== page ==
A crew of about 20 workers early Sunday rapidly snipped pinot noir grape clusters from vines, an effort duplicated throughout the region as the grape harvest moved into hyper-drive with rain on the way.

"It's a blur," said Tony Bugica, vineyard manager for Bacchus Vineyard Management, who was out with the crew off of Highway 116 near Graton. "Everybody's trying to get it done before the rain."

Weather forecasters said the first of two cool rain storms is expected to arrive in the North Bay by Monday afternoon, then tail off Tuesday with a second wet front blowing in on Wednesday.

Vineyard managers were expecting perhaps more than an inch of rain, prompting the flurry of activity over the weekend.

"This puts the accelerator down," said Nick Frey, president of the Sonoma County Winegrape Commission.

The grape harvest already is smaller and later than usual due to overall cooler, wetter weather. This week's forecast doesn't help.

Wet weather adds to concerns of additional botrytis, or bunch rot, and the cool temperatures and rain will impact all-important sugar levels. Wet weather also makes the vineyards muddy, preventing vehicles from moving effectively.

Frey estimated more than 20 percent of the county's overall grape crop is in. That leaves most of the $400 million crop still on the vine as the first storms of fall arrive.

While some of the thicker skinned grapes like cabernet and merlot can handle the rain, some grapes could suffer, such as zinfandel and chardonnay, said vineyard managers.

"A lot of zinfandel has been harvested, which is good," said Frey. "The chardonnay left in the field is vulnerable."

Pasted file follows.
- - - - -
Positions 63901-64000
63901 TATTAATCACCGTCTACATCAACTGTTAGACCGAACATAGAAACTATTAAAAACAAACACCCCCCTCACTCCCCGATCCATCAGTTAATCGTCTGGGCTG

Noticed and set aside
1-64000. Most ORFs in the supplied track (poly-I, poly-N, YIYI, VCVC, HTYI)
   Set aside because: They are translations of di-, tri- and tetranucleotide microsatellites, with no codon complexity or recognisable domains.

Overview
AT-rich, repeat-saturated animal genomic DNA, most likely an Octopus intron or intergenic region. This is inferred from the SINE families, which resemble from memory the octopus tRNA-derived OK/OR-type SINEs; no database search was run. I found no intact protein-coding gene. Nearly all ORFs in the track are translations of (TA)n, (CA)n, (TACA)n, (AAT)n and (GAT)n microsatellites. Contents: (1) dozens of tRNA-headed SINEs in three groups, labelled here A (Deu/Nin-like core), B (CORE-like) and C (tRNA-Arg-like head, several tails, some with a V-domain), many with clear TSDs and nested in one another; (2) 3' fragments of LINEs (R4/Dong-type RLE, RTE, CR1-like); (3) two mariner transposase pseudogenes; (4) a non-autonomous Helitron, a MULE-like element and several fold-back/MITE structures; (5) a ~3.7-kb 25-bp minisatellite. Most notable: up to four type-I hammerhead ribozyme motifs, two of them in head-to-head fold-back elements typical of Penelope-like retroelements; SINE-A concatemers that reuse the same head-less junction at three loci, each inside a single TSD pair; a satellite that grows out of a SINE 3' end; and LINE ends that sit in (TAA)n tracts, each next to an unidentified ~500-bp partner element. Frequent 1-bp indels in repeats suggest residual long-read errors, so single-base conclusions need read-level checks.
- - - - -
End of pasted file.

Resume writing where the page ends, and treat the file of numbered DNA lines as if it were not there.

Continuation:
There is plenty of ripe chardonnay and pinot noir grapes still in need of picking and managers said it'll be a scramble to get to as much as can be done before Monday afternoon, including round-the-clock efforts.

"We've got a monster day tomorrow, Glenn Alexander, Bacchus Vineyard Management owner, said Sunday.

"We jammed as much as we could into Friday, Saturday and today. Tomorrow (Monday) we'll keep on going," said Duff Bevill of Bevill Vineyard & Estate Management.

"It makes me nervous," said Scott Zapotocky, director of vineyards for Paul Hobbs Winery, where one Bacchus picking crew was working Sunday morning.

"It's exciting" too, Zapotocky said, as the always changing dynamics add to the challenge of the harvest.

The coming storms were expected to halt the picking for a few days, but 70 degree temperatures and dry weather is expected to return Thursday.

Wet days will at least give winery workers a chance to catch up with the fruit that's already arrived and needs to get into tanks.

"They can't empty tanks or rotate tanks quickly enough," said Bevill.

With Mount St. Helena and dark gray skies as a backdrop, workers Sunday at the Paul Hobbs vineyard spread out along four rows at a time. They moved through the pruned canopy as fast as they could to fill their baskets with dark blue clusters and raise the tonnage that can determine their pay. Bacchus pays at least $12 an hour, more, depending on the weight picked, said Bugica.

Bugica had been out on the midnight shift and later Sunday morning remained in the field, juggling duties including bringing coffee and donuts to the crew, giving an interview, monitoring picking progress at other sites, making work adjustments and preparations for the pending rain, as well as answering his phone, which rang steadily.

His ring tone is the iconic theme from the 1966 classic spaghetti western film, "The Good, the Bad and the Ugly."

"That's what this is," he said with a laugh, referring to the complexities of the harvest.